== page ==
CFP: Deleuze, Philosophy, Transdisciplinarity
Submission deadline: December 16, 2011
February 10, 2012 - February 11, 2012
Centre for Cultural Studies, Goldsmiths College, University of London
London, United Kingdom
Invited Speakers: Eric Alliez, Miguel de Beistegui, John Mullarkey, Laura Cull, Christian Kerslake, Thomas Baldwin, Iain MacKenzie, Nathan Widder, Andrew Goffey, Stamatia Portanova
We are now entering a new phase of Deleuze studies which seeks to understand the specificity of Deleuze’s mode of philosophising. This is necessary, firstly in order to establish an account of his work’s developments and ruptures which is neither reductive nor partisan and secondly, to be able to better situate Deleuze within the context of contemporary thought. While the concept of immanence has recently been seized upon as the way of measuring Deleuze’s philosophical development (Kerslake, 2009; Beistegui, 2010), this conference would like to shift the focus to another yet closely interrelated problematic, which is the concept of philosophy and its essential relation to transdisciplinarity.
What precisely does Deleuze understand by the term ‘philosophy’? In The Logic of Sense, Deleuze states that ‘Philosophy merges with ontology, but ontology merges with the univocity of Being’ (p. 205, Continuum, 2004). Does philosophy have privileged access to a univocal Being that is itself non-philosophical, and which subsumes not only philosophy but also philosophy’s preconditions - what The Logic of Sense refers to as the ‘sciences’ of logic, phenomenology, and psychoanalysis, as well as art? Does Deleuze and Guattari’s re-formulation of this problematic in What is Philosophy? contradict the earlier Deleuze when it appears to posit a more extrinsic relation – or interference – between philosophy, science, and art, all three of which open up to Chaos, which they claim is equally distinct from the preconditions of philosophy, science and art (nonphilosophy, nonscience, nonart)? Are we to understand Deleuze’s concept of philosophy as essentially and inherently transdisciplinary, and if so, how? What is at stake here is the possibility of establishing a ‘common ethico-aesthetic discipline’ (Guattari, Continuum, 2000) and the role of philosophy in such a project.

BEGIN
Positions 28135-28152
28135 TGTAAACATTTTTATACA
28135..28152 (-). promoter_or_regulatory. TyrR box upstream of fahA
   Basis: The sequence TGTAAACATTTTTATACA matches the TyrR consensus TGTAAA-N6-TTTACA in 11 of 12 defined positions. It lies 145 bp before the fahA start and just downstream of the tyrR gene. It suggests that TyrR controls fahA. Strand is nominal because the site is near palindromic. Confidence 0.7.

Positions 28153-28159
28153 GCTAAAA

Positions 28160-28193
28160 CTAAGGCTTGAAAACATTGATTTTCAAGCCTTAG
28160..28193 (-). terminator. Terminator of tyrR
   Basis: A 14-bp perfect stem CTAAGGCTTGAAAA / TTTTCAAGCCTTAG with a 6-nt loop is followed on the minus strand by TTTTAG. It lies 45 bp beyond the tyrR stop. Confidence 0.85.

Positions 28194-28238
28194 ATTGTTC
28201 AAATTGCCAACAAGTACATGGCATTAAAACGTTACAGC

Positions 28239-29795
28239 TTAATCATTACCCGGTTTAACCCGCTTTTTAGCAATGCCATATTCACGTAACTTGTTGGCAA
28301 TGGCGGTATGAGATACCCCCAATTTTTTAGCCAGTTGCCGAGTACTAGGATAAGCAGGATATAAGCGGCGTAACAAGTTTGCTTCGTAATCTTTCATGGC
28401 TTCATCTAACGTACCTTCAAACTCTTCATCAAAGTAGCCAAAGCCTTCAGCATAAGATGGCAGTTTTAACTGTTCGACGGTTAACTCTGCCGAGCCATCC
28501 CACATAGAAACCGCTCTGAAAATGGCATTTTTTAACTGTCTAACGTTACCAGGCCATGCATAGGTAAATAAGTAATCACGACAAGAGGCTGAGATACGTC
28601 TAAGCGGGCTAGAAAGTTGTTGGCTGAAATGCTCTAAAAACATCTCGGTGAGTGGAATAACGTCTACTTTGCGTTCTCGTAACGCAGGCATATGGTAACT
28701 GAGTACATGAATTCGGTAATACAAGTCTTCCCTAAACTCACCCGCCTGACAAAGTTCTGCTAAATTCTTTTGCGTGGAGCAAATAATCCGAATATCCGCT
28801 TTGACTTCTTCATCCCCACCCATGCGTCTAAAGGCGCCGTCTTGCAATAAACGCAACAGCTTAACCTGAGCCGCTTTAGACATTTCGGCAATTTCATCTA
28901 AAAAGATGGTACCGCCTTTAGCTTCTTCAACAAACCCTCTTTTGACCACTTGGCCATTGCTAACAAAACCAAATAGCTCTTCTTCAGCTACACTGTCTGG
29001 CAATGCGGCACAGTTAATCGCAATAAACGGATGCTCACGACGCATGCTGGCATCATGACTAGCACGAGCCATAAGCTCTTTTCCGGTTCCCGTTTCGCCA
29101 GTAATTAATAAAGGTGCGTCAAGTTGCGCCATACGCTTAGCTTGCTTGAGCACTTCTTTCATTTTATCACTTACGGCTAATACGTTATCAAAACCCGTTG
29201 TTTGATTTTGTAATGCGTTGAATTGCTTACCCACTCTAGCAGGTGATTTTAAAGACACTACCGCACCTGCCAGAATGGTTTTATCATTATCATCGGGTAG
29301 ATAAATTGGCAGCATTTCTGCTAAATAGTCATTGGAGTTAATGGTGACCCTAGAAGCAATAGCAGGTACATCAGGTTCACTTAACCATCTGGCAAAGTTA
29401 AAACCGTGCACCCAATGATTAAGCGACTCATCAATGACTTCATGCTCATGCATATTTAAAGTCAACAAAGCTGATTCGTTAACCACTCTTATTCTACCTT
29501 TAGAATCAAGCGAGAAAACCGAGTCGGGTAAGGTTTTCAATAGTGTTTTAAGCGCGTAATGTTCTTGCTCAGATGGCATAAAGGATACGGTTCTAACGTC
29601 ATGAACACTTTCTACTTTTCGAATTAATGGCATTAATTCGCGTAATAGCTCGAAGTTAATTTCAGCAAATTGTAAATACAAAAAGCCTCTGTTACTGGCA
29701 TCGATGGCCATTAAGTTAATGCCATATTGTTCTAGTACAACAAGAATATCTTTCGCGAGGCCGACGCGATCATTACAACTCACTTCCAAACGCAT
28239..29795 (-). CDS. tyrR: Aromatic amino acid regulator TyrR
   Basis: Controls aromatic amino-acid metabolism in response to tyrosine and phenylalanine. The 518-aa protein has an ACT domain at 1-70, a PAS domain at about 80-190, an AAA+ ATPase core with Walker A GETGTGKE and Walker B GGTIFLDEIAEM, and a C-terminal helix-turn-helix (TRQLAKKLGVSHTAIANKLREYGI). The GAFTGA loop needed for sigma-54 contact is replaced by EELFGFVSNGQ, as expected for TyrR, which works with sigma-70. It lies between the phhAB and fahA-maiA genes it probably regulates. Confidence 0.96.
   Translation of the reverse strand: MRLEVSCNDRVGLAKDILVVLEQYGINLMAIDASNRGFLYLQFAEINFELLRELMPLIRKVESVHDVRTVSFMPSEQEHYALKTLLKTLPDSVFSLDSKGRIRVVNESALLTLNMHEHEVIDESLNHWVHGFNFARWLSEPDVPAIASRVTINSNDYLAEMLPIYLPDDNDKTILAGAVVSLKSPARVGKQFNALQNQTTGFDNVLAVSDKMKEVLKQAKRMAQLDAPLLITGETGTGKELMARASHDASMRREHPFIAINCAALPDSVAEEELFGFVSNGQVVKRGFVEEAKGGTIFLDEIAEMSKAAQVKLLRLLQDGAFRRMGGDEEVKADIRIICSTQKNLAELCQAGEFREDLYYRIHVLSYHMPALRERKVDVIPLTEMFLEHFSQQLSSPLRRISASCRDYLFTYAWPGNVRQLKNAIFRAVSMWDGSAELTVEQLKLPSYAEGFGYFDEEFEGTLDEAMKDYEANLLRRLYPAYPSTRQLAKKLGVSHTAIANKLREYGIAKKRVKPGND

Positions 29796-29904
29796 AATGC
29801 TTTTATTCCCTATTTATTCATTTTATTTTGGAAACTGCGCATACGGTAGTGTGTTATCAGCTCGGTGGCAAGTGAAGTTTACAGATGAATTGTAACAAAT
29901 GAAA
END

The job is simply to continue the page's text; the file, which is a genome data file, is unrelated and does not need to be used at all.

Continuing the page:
We aim to have a wide range of papers converging on the concept of philosophy found in Deleuze’s work and dialoguing with the problems we have alluded to. Suggested paper topics include, but are not limited to, the following:
- Deleuze and the history of philosophy: his methodology, his conception of the history of philosophy, his readings of specific philosophers and thinkers
- The place of science and logic in Deleuze’s philosophy
- The place of art in Deleuze’s philosophy
- Deleuze and non-philosophy, and the role of the pre/post-philosophical in his philosophy
- Shifts in Deleuze’s readings of particular philosophers, and more
- generally in Deleuze’s own concept of philosophy, throughout his career
- The critical assessment of Guattari’s influence on Deleuze’s philosophy
Please send abstracts (350 words) and a short biography to firstname.lastname@example.org by 16th December 2011.
Registration is free but please contact us by January 2012 if you would like to attend the